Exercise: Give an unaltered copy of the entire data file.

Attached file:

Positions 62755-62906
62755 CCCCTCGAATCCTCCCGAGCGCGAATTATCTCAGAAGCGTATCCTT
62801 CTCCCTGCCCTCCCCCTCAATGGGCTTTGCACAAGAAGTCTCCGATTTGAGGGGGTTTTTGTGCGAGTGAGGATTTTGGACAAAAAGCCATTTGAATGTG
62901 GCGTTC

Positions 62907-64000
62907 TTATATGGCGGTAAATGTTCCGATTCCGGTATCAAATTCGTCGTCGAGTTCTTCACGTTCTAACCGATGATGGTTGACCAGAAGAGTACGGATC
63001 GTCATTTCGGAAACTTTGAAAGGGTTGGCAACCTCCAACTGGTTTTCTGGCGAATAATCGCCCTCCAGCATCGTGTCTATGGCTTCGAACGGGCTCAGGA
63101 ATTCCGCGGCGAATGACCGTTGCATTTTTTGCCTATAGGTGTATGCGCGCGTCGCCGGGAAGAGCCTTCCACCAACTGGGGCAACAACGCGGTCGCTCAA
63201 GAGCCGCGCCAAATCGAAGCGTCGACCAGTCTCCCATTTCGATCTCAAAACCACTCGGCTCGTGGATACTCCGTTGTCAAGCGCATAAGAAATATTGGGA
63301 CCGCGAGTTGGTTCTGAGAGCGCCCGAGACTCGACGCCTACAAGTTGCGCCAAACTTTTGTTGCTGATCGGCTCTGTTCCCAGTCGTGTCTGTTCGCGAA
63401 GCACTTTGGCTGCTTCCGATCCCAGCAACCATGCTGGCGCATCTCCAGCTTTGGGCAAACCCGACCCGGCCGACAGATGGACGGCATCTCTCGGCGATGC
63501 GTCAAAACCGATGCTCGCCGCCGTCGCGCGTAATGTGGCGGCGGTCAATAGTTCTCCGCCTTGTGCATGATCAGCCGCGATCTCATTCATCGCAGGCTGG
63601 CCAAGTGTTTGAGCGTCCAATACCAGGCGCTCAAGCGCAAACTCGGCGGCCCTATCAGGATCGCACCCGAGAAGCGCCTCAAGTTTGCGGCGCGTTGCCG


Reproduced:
Positions 62755-62906
62755 CCCCTCGAATCCTCCCGAGCGCGAATTATCTCAGAAGCGTATCCTT
62801 CTCCCTGCCCTCCCCCTCAATGGGCTTTGCACAAGAAGTCTCCGATTTGAGGGGGTTTTTGTGCGAGTGAGGATTTTGGACAAAAAGCCATTTGAATGTG
62901 GCGTTC

Positions 62907-64000
62907 TTATATGGCGGTAAATGTTCCGATTCCGGTATCAAATTCGTCGTCGAGTTCTTCACGTTCTAACCGATGATGGTTGACCAGAAGAGTACGGATC
63001 GTCATTTCGGAAACTTTGAAAGGGTTGGCAACCTCCAACTGGTTTTCTGGCGAATAATCGCCCTCCAGCATCGTGTCTATGGCTTCGAACGGGCTCAGGA
63101 ATTCCGCGGCGAATGACCGTTGCATTTTTTGCCTATAGGTGTATGCGCGCGTCGCCGGGAAGAGCCTTCCACCAACTGGGGCAACAACGCGGTCGCTCAA
63201 GAGCCGCGCCAAATCGAAGCGTCGACCAGTCTCCCATTTCGATCTCAAAACCACTCGGCTCGTGGATACTCCGTTGTCAAGCGCATAAGAAATATTGGGA
63301 CCGCGAGTTGGTTCTGAGAGCGCCCGAGACTCGACGCCTACAAGTTGCGCCAAACTTTTGTTGCTGATCGGCTCTGTTCCCAGTCGTGTCTGTTCGCGAA
63401 GCACTTTGGCTGCTTCCGATCCCAGCAACCATGCTGGCGCATCTCCAGCTTTGGGCAAACCCGACCCGGCCGACAGATGGACGGCATCTCTCGGCGATGC
63501 GTCAAAACCGATGCTCGCCGCCGTCGCGCGTAATGTGGCGGCGGTCAATAGTTCTCCGCCTTGTGCATGATCAGCCGCGATCTCATTCATCGCAGGCTGG
63601 CCAAGTGTTTGAGCGTCCAATACCAGGCGCTCAAGCGCAAACTCGGCGGCCCTATCAGGATCGCACCCGAGAAGCGCCTCAAGTTTGCGGCGCGTTGCCG